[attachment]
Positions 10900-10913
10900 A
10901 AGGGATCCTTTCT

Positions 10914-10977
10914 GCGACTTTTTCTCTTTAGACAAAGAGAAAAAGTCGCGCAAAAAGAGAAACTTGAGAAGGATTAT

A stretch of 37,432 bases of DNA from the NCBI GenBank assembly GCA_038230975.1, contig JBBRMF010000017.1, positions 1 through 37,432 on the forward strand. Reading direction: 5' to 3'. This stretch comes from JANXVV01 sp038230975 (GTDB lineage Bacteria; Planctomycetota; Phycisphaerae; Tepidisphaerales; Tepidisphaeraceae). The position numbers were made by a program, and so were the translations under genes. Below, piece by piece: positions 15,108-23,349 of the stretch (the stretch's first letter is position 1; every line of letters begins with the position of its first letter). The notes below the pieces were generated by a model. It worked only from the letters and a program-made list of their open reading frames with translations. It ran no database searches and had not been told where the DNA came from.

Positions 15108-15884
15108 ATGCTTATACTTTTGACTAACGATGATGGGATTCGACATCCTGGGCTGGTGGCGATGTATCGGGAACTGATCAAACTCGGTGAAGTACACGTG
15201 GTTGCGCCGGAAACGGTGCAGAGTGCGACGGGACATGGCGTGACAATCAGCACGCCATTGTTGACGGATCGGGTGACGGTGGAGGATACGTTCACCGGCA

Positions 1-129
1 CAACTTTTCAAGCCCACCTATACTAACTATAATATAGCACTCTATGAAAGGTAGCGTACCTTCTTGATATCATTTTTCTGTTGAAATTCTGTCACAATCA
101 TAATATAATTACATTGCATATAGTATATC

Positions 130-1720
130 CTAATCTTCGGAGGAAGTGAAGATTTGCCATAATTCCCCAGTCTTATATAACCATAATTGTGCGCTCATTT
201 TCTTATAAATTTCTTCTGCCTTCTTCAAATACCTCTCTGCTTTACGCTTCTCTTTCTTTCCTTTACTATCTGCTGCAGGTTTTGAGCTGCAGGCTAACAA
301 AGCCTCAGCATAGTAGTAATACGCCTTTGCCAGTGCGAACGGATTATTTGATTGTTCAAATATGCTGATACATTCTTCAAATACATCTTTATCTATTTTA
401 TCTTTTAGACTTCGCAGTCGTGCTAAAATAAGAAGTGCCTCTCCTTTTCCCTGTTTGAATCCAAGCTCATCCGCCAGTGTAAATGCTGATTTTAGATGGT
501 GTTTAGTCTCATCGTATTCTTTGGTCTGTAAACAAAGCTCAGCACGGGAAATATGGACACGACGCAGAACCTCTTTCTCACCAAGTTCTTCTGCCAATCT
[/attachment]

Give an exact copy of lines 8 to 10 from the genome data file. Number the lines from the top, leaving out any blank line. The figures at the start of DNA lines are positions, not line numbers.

15108 ATGCTTATACTTTTGACTAACGATGATGGGATTCGACATCCTGGGCTGGTGGCGATGTATCGGGAACTGATCAAACTCGGTGAAGTACACGTG
15201 GTTGCGCCGGAAACGGTGCAGAGTGCGACGGGACATGGCGTGACAATCAGCACGCCATTGTTGACGGATCGGGTGACGGTGGAGGATACGTTCACCGGCA

Positions 1-129